Ever-evolving and experimenting, Ikea has lately started testing some surprising new business models: renting out and buying back their own furniture.
The buyback experiment, being tested in Japan, is in part an effort make the store more environmentally friendly, since Ikea would recycle furniture that might otherwise go into a landfill. The rentals are also designed to appeal to more commitment-phobic customers who might not be ready to drop hundreds of dollars on a couch or a bed. Both initiatives re-envision the lifecycle of Ikea furniture as a loop rather than a static straight line.
Ikea chief executive Jesper Brodin, speaking at the World Economic Forum in Davos last week, discussed these tests as part of a more eco-conscious business approach that also benefits customers. “If the last decades were about mass consumerism, now we are getting towards mass circularity,” said Brodin, who also shared that Ikea is investigating new cellulose materials for more eco-friendly products.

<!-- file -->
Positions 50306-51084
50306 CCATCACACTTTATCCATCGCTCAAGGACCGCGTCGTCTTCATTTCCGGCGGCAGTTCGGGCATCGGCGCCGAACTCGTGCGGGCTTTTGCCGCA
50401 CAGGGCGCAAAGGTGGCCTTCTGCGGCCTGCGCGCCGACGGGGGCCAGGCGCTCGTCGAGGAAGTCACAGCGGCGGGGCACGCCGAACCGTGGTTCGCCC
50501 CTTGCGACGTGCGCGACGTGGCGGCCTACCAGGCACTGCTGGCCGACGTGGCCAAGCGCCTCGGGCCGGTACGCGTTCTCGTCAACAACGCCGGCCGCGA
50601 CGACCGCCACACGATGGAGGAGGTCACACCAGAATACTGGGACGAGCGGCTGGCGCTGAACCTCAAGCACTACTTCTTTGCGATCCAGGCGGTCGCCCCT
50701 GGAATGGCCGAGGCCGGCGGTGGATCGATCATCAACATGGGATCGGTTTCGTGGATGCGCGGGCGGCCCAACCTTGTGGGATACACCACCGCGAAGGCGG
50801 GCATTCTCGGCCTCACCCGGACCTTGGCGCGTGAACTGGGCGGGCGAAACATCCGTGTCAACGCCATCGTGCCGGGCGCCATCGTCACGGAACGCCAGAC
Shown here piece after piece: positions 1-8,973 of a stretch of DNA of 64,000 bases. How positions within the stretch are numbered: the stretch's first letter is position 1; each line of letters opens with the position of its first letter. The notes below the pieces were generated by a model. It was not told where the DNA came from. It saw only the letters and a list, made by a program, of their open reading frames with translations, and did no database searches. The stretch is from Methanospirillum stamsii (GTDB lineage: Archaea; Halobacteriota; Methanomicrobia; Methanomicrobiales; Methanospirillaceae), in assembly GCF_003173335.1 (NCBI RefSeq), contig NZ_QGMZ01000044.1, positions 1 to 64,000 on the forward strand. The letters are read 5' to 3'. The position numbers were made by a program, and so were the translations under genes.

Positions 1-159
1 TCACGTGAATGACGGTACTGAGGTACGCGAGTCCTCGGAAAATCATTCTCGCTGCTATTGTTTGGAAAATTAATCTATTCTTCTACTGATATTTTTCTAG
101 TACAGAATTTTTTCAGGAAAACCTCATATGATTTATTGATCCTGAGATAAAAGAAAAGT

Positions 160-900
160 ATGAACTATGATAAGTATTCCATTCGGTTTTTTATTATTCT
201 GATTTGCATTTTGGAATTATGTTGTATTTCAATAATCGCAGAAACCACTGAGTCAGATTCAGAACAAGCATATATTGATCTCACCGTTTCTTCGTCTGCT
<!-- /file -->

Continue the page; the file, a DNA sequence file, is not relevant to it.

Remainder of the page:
“You build in an economic incentive, you build in a consciousness with consumers that they don’t have to own it, but own this collectively in the world and recycle it.”